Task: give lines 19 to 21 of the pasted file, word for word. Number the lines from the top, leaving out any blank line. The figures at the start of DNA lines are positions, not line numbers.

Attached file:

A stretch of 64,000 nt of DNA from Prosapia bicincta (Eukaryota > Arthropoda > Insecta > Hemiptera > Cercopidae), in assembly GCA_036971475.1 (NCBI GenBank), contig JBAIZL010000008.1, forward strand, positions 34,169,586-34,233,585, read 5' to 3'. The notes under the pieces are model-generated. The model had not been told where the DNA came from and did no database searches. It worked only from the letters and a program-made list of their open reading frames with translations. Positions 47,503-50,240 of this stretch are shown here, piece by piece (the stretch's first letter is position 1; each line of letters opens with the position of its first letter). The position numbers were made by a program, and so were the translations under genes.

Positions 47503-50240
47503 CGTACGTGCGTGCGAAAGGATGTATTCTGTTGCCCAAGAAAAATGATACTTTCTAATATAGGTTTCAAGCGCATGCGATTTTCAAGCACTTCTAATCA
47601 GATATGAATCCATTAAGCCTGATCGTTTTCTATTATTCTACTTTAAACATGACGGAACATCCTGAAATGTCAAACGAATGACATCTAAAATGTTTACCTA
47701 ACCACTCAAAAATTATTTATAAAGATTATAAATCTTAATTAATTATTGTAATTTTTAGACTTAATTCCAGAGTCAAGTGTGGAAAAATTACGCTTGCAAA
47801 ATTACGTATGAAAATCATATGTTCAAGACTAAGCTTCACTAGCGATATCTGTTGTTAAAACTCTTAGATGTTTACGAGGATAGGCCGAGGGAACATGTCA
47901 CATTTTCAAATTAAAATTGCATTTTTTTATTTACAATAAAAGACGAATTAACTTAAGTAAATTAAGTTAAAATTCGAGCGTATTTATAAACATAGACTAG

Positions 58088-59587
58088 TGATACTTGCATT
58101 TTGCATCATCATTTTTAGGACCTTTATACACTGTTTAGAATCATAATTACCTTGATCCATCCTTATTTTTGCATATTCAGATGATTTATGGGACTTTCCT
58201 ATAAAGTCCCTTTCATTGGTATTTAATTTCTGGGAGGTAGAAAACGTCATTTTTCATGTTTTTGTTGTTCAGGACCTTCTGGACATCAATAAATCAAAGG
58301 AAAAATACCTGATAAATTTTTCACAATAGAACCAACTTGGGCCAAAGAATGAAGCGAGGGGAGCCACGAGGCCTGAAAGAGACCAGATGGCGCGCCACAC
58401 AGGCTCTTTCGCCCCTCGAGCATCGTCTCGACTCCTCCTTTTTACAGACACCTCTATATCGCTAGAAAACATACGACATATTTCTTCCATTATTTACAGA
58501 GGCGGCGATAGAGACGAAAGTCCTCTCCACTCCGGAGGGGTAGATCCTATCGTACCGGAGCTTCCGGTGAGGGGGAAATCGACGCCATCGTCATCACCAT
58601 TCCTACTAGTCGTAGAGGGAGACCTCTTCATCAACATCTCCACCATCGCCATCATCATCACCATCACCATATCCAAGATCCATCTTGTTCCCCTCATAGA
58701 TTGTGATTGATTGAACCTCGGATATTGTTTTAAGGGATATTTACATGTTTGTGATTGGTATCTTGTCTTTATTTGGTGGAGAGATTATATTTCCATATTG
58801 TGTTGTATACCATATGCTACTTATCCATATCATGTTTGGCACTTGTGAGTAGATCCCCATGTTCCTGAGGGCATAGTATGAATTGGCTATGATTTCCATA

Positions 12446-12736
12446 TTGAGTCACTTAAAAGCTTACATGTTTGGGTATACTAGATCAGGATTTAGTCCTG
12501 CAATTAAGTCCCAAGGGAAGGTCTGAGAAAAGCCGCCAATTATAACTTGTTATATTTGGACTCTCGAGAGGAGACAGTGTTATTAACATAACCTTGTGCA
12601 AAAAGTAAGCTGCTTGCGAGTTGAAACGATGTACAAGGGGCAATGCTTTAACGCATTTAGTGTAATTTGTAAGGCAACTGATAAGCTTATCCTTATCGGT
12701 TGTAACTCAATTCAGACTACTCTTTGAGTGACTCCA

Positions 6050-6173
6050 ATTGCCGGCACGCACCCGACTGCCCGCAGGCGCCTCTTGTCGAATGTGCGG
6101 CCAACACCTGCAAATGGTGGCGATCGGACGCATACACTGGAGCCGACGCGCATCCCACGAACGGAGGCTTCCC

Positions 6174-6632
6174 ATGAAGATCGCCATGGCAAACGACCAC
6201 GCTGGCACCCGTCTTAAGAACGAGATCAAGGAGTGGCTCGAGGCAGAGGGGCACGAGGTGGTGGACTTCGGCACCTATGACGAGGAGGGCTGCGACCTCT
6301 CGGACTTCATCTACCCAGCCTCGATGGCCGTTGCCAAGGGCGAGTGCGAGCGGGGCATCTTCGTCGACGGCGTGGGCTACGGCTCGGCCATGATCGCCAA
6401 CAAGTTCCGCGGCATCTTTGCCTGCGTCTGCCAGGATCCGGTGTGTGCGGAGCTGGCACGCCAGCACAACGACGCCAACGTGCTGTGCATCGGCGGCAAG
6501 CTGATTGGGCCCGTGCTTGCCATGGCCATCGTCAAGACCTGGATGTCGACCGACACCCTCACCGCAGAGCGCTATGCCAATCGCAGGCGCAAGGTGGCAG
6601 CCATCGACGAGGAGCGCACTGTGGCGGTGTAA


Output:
12446 TTGAGTCACTTAAAAGCTTACATGTTTGGGTATACTAGATCAGGATTTAGTCCTG
12501 CAATTAAGTCCCAAGGGAAGGTCTGAGAAAAGCCGCCAATTATAACTTGTTATATTTGGACTCTCGAGAGGAGACAGTGTTATTAACATAACCTTGTGCA
12601 AAAAGTAAGCTGCTTGCGAGTTGAAACGATGTACAAGGGGCAATGCTTTAACGCATTTAGTGTAATTTGTAAGGCAACTGATAAGCTTATCCTTATCGGT